Warhorn Media is excited to be republishing Stephen B. Clark’s Man and Woman in Christ in 2021. It is arguably the best modern comprehensive treatment of Scripture’s teaching on manhood and womanhood, and it addresses practical living as men and women today.
This is from the conclusion of chapter 11, “The New Testament Approach: Setting and Culture”:
The recent attempt to separate culturally determined elements from timeless truths in the area of Christian personal relationships and the roles of men and women has been just as much a failure as was the liberal attempt in the nineteenth century to identify the progressive, timeless elements of Christianity. Both attempts failed for basically the same reason. The reason is not, as is sometimes stated, that the enduring truths simply cannot be distinguished from cultural elements that are not essential to the Christian teaching. Rather, the reason is that when the scripture is allowed to speak for itself, it becomes clear that it is precisely those elements in it that many modern people would like to expunge as time-bound and culturally determined that the scriptural writers considered most central and fundamental. In consequence, modern writers who set out to disengage Christian teaching from culturally determined elements end up by canonizing the approach of their modern culture and using that as a standard by which to judge the teaching of scripture. They do this because they cannot find any standard within scripture that would allow them to accept the elements they want to accept and reject those they want to reject.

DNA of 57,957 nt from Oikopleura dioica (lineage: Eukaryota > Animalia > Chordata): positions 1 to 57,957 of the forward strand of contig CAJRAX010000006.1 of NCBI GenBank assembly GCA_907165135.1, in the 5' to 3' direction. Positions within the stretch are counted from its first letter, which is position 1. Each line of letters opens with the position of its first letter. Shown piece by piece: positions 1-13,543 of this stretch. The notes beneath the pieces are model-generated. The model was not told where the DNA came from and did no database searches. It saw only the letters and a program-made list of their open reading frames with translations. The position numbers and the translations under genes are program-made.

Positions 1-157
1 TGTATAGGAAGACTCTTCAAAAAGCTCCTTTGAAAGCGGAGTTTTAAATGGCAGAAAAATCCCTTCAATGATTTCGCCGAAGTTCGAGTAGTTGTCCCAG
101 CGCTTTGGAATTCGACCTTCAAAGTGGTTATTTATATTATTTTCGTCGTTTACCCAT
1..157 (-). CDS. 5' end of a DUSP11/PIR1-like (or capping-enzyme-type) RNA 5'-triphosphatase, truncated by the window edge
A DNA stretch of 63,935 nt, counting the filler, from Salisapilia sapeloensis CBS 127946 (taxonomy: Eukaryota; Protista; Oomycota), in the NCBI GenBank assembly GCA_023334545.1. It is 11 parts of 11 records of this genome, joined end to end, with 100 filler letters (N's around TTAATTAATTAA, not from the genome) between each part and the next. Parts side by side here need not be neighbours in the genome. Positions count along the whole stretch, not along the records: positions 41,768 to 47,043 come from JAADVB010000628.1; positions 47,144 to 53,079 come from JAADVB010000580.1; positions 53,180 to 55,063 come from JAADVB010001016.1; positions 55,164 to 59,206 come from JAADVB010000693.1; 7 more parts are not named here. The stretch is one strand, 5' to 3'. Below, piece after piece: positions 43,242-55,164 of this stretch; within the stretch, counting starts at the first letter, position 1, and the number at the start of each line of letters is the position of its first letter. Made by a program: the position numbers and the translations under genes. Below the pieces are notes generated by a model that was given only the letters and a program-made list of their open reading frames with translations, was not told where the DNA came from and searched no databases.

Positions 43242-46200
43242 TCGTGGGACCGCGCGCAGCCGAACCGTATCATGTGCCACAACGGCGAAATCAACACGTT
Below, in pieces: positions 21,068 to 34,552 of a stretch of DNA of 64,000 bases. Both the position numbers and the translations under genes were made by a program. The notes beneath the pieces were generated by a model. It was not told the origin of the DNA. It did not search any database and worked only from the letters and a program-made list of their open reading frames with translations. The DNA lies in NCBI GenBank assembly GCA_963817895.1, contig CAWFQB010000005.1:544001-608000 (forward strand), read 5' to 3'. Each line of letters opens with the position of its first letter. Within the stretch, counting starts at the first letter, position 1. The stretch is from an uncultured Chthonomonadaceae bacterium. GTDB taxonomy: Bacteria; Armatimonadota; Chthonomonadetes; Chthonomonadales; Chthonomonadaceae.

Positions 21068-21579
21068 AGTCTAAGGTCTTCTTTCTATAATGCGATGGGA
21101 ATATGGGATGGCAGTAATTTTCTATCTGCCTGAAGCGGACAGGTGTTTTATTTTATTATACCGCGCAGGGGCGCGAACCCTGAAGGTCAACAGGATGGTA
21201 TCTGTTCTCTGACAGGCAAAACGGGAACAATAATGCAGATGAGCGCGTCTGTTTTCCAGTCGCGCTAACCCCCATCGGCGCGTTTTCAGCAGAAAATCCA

And this from the introduction to chapter 12, “Christian Tradition: Husbands and Wives”:
There was a time in Christian history when people would have been directed to Christian tradition, especially to the Fathers, if they wanted to test their own reading of scripture. Those who had authority in the area of scriptural interpretation were those who stood in the succession of Christian teachers, men who were dedicated to faithfully passing on what they had received, who were known to be committed Christians and holy men, and who sometimes gave their lives for what they believed. It was with their writings that Christians compared their own thoughts. For all the differences in their reading of tradition, this was true for Protestants as well as for Catholics and Orthodox, at least for men such as Luther, Calvin, and Wesley. In more recent years, however, there has been a shift. People are now supposed to compare their interpretation of scripture with that of scripture scholars, Christian or pagan, preferably those who are the most recent. Underlying this change in scriptural interpretive authority is a further change in the understanding of scriptural interpretation: a change in the Christian mind that is one of the more significant changes among the Christian people in recent centuries.